Monday, December 5, 2011

A Certain Bromance


I’d always been mystified as to why combat veterans rarely talk about their experiences in war.  Veterans that had been psychologically affected by what they heard and saw should benefit by speaking about it, right?  Call it catharsis.  Those that weren’t adversely affected should love talking about the incredible, intense things they did and witnessed.  No?  NO.

With all due respect to veterans, I think I get it.  On a much smaller level I finally get it.

A number of months ago I made a lofty goal to run a half marathon.  13.1 miles.  It had been many years since I’d traded my sneakers for slippers and tennis balls for hot pockets.  The last time I did anything active I was 40 lbs lighter and George W edged Al Gore thanks to the hanging chad.  I was going from 0 to 60, but I was going dammit.  I was determined.  I talked my good friend Steve into running it with me and we started our training.

I was humbled quickly.  I didn’t have proper respect for the process and the process brought me to my knees.  I tried running two miles my first time out.  I walked the final three quarters and could hardly move for several days afterward.  But I quickly repented, invested in some gear, and started again.  Slowly.  Three weeks into training, a second friend decided to join Steve and me.  Jayd laced up.

My sister Ashley has always said “everyone that runs a marathon has a story.”  You don’t simply say, “Sure, I’ll run 13-26 miles.  Sounds like fun.”  Because it’s not..  Important, yes.  Invigorating, yes.  But fun?  No.  It hurts.  It’s exhausting.  Shins splint, toe nails turn black and fall off, blisters form, groins chafe, nipples bleed.  The process is punishing.  But the payoff is pure.  You learn things about yourself during training.  You push yourself beyond your perceived limits and find strength you never knew you had.  Some mornings you have to literally force yourself outside, just to hobble through three miles of hell.

When race day arrived we all felt ready.  We’d handled our final long run with ease, banging out 11.5 and feeling good afterward.  We weaved our way through the 35,000 people participating in the San Antonio Rock ‘n Roll events and found our corrals.  It was an odd morning…abnormally warm and balmy, but overcast.  The throng of people was overwhelming.  It was shoulder to shoulder as we waited for the gun.  And then we were OFF.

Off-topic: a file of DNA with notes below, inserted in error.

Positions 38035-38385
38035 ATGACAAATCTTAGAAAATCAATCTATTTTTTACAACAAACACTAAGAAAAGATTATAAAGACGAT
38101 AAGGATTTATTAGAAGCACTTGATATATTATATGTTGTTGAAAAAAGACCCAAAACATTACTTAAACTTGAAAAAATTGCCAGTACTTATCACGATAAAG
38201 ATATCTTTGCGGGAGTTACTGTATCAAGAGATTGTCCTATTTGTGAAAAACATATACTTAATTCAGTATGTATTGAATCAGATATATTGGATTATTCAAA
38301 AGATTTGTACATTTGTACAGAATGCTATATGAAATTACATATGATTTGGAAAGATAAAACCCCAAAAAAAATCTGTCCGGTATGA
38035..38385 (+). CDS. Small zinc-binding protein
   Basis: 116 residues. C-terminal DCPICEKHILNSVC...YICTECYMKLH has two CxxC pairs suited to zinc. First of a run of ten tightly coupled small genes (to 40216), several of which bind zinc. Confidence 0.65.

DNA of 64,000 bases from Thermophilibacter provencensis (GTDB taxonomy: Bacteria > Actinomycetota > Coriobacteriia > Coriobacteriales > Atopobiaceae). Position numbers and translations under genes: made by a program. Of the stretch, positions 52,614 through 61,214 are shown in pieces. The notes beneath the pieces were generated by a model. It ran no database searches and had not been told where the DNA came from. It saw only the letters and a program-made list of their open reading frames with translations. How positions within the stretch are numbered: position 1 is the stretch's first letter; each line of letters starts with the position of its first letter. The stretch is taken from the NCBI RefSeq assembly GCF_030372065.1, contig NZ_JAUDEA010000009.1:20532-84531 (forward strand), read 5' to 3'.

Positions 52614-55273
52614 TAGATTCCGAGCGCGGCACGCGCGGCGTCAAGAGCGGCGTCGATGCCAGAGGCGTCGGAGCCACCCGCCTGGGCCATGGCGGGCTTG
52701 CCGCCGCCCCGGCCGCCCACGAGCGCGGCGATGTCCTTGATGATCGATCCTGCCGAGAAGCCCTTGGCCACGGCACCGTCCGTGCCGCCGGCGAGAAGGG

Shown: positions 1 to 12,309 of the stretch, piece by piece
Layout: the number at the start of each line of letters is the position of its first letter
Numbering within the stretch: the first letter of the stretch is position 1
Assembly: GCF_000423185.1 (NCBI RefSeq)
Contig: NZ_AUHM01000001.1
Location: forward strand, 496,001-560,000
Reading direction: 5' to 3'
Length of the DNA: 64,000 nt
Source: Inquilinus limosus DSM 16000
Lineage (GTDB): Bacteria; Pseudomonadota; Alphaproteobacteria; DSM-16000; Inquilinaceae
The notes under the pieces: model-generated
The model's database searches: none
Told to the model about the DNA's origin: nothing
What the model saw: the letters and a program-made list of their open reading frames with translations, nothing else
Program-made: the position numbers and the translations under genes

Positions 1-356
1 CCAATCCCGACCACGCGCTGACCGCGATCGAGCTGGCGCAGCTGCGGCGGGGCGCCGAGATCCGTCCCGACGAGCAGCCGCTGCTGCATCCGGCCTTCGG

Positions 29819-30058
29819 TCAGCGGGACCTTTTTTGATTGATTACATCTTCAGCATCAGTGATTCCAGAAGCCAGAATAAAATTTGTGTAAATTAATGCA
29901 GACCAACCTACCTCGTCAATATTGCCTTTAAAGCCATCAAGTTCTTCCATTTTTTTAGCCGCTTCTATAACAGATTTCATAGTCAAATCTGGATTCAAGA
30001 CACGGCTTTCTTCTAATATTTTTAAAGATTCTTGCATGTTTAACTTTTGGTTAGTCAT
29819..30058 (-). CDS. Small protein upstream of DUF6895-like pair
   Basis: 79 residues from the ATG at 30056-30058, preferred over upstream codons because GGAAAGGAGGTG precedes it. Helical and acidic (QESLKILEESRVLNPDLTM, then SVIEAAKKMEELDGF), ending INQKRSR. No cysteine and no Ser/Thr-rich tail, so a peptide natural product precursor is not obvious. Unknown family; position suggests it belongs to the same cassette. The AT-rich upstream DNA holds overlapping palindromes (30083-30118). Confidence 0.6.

I was immediately frustrated by the sheer mass of runners, walkers, and waddlers.  Everyone was pacing dramatically slower than their corrals represented and I was constantly dodging slower runners.  There was a ton of lateral movement as I cut around, through, and sometimes over the cattle.  I ran up hills, on curbs, over sidewalks, on grass.  I bumped into people.  It was literally impossible to pick a lane and establish a rhythm.  There were just too many freaking people.

Jayd and I ran together (within 10 yards of one another) for the first eight miles.  I hydrated at mile five and dropped a few shot bloks at mile seven.  I saw Jayd grab some water at mile six.

At mile eight, Jayd started to pull away.  In training I was typically 15-30 seconds per mile faster than Jayd, so I maintained the pace that I was able to manage, figuring Jayd would eventually flame out.  He didn’t.  He continued to weave and dodge obstacles and limping fat people at an impressive pace and at mile 10 I decided I needed to kick it up a notch.  No way was I going to allow this guy to finish before me. 

I caught up to him at about 10.5 and made some snide comment like, “hey dude, I’ll give you $10 if you carry me the rest of the way.”  He didn’t respond.  Jayd was in a zone.  He was focused and he meant business.  After a few hundred yards of running together, Jayd pulled away yet again.  “No way” I thought to myself.  But I was really feeling it now in my legs and I had no ability to keep up with him.  I fell back and ran at my own pace.  At 11.75 I started to see bright bursts of light.  The sun had been out for 30 minutes and the combination of extreme fatigue, 97% humidity, and 80 degree temperature was besting my Spaniard.  I knew I was in trouble.  I stopped and rested against a metal fence separating the halfers from the marathoners.  When the bright lights stopped, I walked until mile 12 and started running again.  I was determined to finish this race running.  And I did!  I finished with a somewhat disappointing time of 2:19.

After I got my munchies and fluids I worked my way through the craziness to get my stuff at gear check.  There were a number of missed texts, one of which informing me that Jayd had collapsed just after 13.0 and was hauled off in a stretcher.

WHAT?!  No way.  With 1/10 of a mile left, Jayd went down.  He was rushed to the hospital.  And it was serious.